I used to collect American soul records like a maniac, and I always assumed my collector journey would encompass making a record myself. This isn't a unique process. Many of my record nerd friends are artists who've released their own music.
Reflecting back of late, I think I can see a series of steps that are prerequisites for creative work. (I haven't read or researched anything about this, I'm just thinking out loud and joining some dots).
The prerequisite steps begin with an individual's interest, are extended by sharing interests with others, and end with crucial bridge into the creative process itself:
We can further reduce these steps down to just love (fan, collector, scene) and theft (imitation). Let me explain this process as I see it.
Love, from fan to collector
First of all, you have to be a fan. That is, you have to be interested, you have to like it. Stadiums are full of fans. You can't spend time in a stadium without having some kind of fun, without being slightly fanatical about the event taking place.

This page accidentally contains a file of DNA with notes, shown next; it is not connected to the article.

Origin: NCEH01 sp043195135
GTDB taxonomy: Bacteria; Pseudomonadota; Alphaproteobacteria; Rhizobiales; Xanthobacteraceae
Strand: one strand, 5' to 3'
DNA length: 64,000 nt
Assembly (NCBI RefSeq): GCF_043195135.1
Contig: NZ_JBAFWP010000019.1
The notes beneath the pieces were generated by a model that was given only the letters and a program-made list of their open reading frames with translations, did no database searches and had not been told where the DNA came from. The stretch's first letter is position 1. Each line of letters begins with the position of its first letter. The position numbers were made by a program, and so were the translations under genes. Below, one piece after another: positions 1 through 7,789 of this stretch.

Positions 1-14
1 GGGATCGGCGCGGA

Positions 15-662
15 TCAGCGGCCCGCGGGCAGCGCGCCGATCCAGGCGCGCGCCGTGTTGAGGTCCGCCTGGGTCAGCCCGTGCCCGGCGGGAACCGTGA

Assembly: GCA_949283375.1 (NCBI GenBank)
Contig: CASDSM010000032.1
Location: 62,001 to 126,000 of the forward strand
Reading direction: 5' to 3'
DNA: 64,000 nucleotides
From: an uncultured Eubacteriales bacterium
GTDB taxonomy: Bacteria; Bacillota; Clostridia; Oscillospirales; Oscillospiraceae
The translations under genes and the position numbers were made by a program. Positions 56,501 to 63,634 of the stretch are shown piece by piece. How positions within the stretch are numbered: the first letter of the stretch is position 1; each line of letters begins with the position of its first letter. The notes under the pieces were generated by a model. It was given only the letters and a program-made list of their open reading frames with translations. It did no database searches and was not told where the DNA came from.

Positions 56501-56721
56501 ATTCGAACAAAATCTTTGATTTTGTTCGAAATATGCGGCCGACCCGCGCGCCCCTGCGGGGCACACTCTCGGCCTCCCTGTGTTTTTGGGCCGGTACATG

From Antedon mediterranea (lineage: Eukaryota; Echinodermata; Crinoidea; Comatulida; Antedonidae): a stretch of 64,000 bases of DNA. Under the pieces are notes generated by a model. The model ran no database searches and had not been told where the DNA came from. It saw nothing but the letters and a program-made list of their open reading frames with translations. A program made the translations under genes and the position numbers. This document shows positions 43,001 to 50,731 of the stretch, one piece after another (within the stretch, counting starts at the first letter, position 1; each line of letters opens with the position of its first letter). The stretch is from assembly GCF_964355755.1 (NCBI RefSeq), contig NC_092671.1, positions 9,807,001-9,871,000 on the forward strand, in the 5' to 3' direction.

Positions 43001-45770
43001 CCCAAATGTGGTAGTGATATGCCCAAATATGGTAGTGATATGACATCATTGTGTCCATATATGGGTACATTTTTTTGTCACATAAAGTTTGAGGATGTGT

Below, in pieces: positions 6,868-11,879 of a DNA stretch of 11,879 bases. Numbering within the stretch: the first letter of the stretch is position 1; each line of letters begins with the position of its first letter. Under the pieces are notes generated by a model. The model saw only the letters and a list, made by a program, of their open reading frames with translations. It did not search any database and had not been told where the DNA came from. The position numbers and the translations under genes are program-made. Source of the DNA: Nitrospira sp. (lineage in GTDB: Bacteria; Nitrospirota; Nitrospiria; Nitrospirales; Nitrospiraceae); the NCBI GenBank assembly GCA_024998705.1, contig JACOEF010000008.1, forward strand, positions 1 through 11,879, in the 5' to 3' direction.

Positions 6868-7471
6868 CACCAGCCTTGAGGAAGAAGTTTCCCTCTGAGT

There are spectrums of fanaticism. Each fan attends to their level of zeal, from casual Sunday time-passer to those whose attention has reached the point of fascination. Fans who become fascinated are in love with it. Their obession may give them hard times, but they hang in their doggedly with an unrequited love.
That's how I've felt about collecting American soul 45s. I'm awestruck by them. They are mythical to me. And yet I know of even higher levels of the obsessed record collector type who love their records more than any other part of their life, such that their social appearance and behaviour reinforce this self-identity.
I think a collector is the highest form of being a fan. When you are an obsessed fan, it's natural to start collecting examples of your fascination. A fan becomes a collector. Over time, the practise of collecting feeds and hones the collector's ability to find further examples of their fascination, and all the while, they are growing, pruning and cultivating to their own garden of fascination. It's a fingerspitzengefühl relationship between the collector and their collection garden. In this way, collecting is a form of seeing.